return true;
        }
        else {
            date_of_signing = new_date;
            return false;
        }
    }
    
    //read
    //Get a date (and the rest of the contract) from a file.
    //indata [in] - The file stream to read.
    //Returns zero on success.
    bool Contract::read (std::ifstream & indata)
    {
        std::string some_date;
        std::time_t new_date;
    
        std::getline(indata, some_date);
        new_date = needTime(some_date);
    
        if (new_date == time_t(-1)) {
            return true;
        }
        else {
            date_of_signing = new_date;
            return false;
        }
    }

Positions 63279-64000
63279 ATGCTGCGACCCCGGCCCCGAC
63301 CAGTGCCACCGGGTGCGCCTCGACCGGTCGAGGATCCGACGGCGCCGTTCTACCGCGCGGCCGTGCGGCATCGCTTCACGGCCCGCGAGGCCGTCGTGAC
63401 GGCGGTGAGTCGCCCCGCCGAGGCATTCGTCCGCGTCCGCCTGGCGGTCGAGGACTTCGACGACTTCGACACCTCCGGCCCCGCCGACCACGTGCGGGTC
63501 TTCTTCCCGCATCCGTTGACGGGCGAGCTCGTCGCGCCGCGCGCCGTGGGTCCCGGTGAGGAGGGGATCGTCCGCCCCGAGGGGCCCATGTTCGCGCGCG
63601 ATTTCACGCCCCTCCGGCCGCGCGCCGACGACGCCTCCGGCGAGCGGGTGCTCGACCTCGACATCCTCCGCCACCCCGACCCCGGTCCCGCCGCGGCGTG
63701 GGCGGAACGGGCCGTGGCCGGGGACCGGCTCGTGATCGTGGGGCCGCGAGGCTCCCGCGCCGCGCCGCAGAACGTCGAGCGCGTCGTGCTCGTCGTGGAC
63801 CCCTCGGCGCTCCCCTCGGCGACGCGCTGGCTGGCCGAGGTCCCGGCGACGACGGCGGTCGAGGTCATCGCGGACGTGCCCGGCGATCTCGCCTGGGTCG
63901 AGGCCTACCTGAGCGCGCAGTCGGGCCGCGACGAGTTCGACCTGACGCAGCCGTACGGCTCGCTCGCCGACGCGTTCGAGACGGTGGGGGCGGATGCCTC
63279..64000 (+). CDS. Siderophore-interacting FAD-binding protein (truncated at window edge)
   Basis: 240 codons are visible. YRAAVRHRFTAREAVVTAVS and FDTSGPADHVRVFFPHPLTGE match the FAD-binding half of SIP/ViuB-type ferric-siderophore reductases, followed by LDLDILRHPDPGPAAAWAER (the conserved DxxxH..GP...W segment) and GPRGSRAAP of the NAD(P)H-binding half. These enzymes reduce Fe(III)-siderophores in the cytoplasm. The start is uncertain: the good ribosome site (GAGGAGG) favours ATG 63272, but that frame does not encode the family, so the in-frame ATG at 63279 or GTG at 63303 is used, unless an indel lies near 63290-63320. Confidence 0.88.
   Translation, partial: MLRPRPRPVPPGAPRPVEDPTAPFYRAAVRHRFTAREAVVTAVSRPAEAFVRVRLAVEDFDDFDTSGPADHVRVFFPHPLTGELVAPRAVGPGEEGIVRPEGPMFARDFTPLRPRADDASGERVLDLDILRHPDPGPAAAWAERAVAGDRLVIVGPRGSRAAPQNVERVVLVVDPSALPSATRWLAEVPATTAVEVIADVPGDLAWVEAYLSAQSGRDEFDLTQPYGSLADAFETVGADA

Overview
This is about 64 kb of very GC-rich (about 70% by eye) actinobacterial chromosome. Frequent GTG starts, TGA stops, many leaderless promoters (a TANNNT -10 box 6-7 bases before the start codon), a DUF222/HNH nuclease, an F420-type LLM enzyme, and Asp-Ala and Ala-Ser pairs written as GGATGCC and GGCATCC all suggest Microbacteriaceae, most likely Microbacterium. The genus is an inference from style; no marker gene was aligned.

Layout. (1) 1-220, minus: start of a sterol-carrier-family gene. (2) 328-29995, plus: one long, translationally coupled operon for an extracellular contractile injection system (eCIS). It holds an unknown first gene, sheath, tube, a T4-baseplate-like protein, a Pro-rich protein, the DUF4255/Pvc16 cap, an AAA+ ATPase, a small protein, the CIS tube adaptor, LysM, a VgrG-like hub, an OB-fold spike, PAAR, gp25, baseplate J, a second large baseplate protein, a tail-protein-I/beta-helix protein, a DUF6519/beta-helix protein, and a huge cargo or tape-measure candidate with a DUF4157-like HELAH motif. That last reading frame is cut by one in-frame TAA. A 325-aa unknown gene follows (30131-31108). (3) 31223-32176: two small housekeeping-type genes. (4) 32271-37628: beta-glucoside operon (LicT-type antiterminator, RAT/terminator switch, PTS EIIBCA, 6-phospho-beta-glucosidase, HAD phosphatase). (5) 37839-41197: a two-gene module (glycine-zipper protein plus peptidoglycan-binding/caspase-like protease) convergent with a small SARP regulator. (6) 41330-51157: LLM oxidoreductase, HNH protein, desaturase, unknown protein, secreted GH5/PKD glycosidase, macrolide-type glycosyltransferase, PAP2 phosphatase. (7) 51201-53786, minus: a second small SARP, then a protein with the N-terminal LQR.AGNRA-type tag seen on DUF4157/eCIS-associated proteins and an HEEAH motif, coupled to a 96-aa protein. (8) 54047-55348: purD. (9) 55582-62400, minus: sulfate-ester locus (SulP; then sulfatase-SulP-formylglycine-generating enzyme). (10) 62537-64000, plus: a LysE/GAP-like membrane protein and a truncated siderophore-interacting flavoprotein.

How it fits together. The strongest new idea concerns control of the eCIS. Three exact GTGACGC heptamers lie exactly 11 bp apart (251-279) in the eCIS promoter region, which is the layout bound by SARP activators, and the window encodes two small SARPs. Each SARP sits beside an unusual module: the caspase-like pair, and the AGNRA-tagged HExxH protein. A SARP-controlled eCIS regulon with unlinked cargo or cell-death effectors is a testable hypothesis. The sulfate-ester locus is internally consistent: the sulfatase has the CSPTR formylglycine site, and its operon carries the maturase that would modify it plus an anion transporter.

Last edited by whiteflags; 08-28-2008 at 09:35 PM.

  10. #40
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    It doesn't make sense for contract to have an operator>>.
    It makes perfect sense. (I'm thinking of bulk input here as when one might migrate from software to software.) What doesn't make sense is associating prompting and unreliable input with a serialization function. If his 'operator >>' required the input to be well-formed this wouldn't have been a problem.

    Serialization is arguably a part of an object's job description. Transforming input from one format to another is not an object's job unless the object exist solely to facility such transformations.

    The object here should probably know how to serialize itself, and having the object serialize to and from a "dumb string" is fine, but generating this well-formed "dumb string" from unreliable input shouldn't be a part of the object. This simple approach gives a great many benefits.